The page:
MULTIZDB   [plain text]

Sun Jul 24 18:07:09 EDT 1994
This kit consists of the following files:

	MULTIZDB          this file
	MZDB.patch        a patch file
	ns_init.c         complete replacement for nslookup/ns_init.c

(I included a new version of ns_init.c since it was dramatically
rearranged.  There isn't that much new functionality there, but lots
of old things were done in ways inconvenient for this extension.)
ns_init.c and the patches are based on BIND 4.9.3-beta-9.  Sorry in
advance for the difference in code indent style, but somebody can run
it through a beautifier later.

The patch enables MULTIZDB by default, but it has no effect unless you
put "multizone" directives in your named.boot file.

This is a description of the Multizone Database File (MULTIZDB)
extension for BIND.  The overall feature is controlled via an option;
to enable it, define MULTIZDB in "conf/options.h".

MULTIZDB allows you to put records from more than one zone in a single
database file.  For some scenarios, this can simplify database
maintenance, and, by simplifying it, make it less error-prone.  The
MULTIZDB extension affects only the local storage format of the zone
files.  It does not affect any DNS protocol elements nor does it alter
any algorithm by which BIND arrives at an answer.

A simple example is that of a DNS administrator who happens to have
authority for a subdomain and a Class C network address, and where the
two happen to be well-aligned.  The standard way to operate BIND for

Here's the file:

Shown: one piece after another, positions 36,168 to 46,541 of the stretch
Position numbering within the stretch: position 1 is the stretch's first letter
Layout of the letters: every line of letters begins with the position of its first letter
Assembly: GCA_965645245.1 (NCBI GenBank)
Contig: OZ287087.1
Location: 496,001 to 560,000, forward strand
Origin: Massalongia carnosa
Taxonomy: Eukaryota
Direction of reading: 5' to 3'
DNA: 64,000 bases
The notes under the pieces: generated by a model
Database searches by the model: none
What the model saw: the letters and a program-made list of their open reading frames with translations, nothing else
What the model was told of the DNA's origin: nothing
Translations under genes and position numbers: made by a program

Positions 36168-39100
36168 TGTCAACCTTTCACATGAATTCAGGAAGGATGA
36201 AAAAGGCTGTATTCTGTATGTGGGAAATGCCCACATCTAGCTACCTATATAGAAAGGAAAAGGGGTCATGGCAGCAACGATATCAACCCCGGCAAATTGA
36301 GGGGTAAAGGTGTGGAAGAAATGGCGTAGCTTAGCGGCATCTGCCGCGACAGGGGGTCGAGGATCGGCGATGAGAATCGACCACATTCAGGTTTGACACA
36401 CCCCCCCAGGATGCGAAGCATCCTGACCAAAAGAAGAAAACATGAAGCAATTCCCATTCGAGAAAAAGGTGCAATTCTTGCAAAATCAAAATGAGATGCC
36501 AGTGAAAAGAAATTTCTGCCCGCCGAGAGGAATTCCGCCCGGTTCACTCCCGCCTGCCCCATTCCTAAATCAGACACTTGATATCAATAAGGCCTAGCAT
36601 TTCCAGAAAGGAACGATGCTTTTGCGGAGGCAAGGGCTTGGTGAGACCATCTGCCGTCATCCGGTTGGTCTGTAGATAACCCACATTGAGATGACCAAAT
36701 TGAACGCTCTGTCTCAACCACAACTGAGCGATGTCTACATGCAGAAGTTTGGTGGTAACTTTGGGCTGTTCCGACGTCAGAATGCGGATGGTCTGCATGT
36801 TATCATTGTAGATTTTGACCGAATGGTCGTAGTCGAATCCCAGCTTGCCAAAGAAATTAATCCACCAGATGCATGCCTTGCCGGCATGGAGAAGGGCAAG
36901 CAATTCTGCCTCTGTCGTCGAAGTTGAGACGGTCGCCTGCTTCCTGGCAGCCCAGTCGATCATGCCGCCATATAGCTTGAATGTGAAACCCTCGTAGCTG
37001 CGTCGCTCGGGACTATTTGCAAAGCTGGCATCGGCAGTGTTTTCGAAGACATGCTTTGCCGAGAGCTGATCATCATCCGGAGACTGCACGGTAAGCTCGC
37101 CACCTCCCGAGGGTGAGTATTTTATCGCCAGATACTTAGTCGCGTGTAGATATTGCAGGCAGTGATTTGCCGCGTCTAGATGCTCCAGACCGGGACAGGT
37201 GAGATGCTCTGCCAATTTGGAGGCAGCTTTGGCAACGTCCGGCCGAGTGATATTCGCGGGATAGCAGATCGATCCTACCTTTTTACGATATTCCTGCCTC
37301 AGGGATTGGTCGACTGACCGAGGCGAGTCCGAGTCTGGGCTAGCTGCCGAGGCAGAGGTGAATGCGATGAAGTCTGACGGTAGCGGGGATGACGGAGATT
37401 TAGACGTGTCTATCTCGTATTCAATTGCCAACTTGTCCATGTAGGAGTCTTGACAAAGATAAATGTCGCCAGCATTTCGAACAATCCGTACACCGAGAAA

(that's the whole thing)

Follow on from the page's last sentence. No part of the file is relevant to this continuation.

this case would be to have two database files.  First, for the forward
zone, e.g., ==>  Second, for the reverse
mapping zone, e.g., ==> db.201.445.23.
Whenever an endpoint is added, deleted, or changed, both database
files must be updated.  With MULTIZDB, both zones could be kept in a
single file, making it more likely that both halves of an update would
be done in synch.

A new keyword, multizone, is recognized for named.boot.  It takes as
its single argument the name of the file containing the resource
records.  Like other directives in named.boot, the filename is
relative to the assumed directory.

A handful of new $ directives are recognized inside a multizone
database file:


These are like the similarly-named directives from the named.boot
file.  For $primary, if a database file is named, it is ignored.
($secondary, $stub, and $cache are provided primarily for completeness
since in most scenarios there is no real win in putting that
information in a multizone database file instead of in named.boot.)
These directives demark zones inside the multizone database file.
Logically, it's as if the reading of a new file were begun at that
point.  Multizone database files do not nest and may not contain
$include directives.
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